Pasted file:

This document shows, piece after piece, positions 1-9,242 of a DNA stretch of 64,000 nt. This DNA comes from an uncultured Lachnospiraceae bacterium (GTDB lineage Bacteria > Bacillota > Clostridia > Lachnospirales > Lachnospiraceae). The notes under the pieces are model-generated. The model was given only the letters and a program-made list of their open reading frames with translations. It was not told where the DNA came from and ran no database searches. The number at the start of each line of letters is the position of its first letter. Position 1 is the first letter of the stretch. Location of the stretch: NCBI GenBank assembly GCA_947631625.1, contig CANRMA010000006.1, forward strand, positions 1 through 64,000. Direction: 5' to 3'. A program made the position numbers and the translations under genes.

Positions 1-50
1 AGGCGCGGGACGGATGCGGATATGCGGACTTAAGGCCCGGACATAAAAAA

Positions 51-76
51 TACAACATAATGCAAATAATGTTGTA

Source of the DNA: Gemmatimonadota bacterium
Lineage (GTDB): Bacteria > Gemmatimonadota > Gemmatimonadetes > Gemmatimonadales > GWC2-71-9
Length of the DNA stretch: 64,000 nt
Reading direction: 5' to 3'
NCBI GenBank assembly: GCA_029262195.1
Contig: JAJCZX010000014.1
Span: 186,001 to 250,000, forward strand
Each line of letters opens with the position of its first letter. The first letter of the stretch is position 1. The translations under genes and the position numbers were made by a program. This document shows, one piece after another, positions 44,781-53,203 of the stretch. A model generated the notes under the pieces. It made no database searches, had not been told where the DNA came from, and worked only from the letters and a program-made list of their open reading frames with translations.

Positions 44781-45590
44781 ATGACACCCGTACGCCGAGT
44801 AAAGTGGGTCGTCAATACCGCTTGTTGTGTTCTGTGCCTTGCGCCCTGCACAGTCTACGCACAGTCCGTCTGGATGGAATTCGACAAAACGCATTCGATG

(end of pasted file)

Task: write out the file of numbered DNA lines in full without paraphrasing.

This document shows, piece after piece, positions 1-9,242 of a DNA stretch of 64,000 nt. This DNA comes from an uncultured Lachnospiraceae bacterium (GTDB lineage Bacteria > Bacillota > Clostridia > Lachnospirales > Lachnospiraceae). The notes under the pieces are model-generated. The model was given only the letters and a program-made list of their open reading frames with translations. It was not told where the DNA came from and ran no database searches. The number at the start of each line of letters is the position of its first letter. Position 1 is the first letter of the stretch. Location of the stretch: NCBI GenBank assembly GCA_947631625.1, contig CANRMA010000006.1, forward strand, positions 1 through 64,000. Direction: 5' to 3'. A program made the position numbers and the translations under genes.

Positions 1-50
1 AGGCGCGGGACGGATGCGGATATGCGGACTTAAGGCCCGGACATAAAAAA

Positions 51-76
51 TACAACATAATGCAAATAATGTTGTA

Source of the DNA: Gemmatimonadota bacterium
Lineage (GTDB): Bacteria > Gemmatimonadota > Gemmatimonadetes > Gemmatimonadales > GWC2-71-9
Length of the DNA stretch: 64,000 nt
Reading direction: 5' to 3'
NCBI GenBank assembly: GCA_029262195.1
Contig: JAJCZX010000014.1
Span: 186,001 to 250,000, forward strand
Each line of letters opens with the position of its first letter. The first letter of the stretch is position 1. The translations under genes and the position numbers were made by a program. This document shows, one piece after another, positions 44,781-53,203 of the stretch. A model generated the notes under the pieces. It made no database searches, had not been told where the DNA came from, and worked only from the letters and a program-made list of their open reading frames with translations.

Positions 44781-45590
44781 ATGACACCCGTACGCCGAGT
44801 AAAGTGGGTCGTCAATACCGCTTGTTGTGTTCTGTGCCTTGCGCCCTGCACAGTCTACGCACAGTCCGTCTGGATGGAATTCGACAAAACGCATTCGATG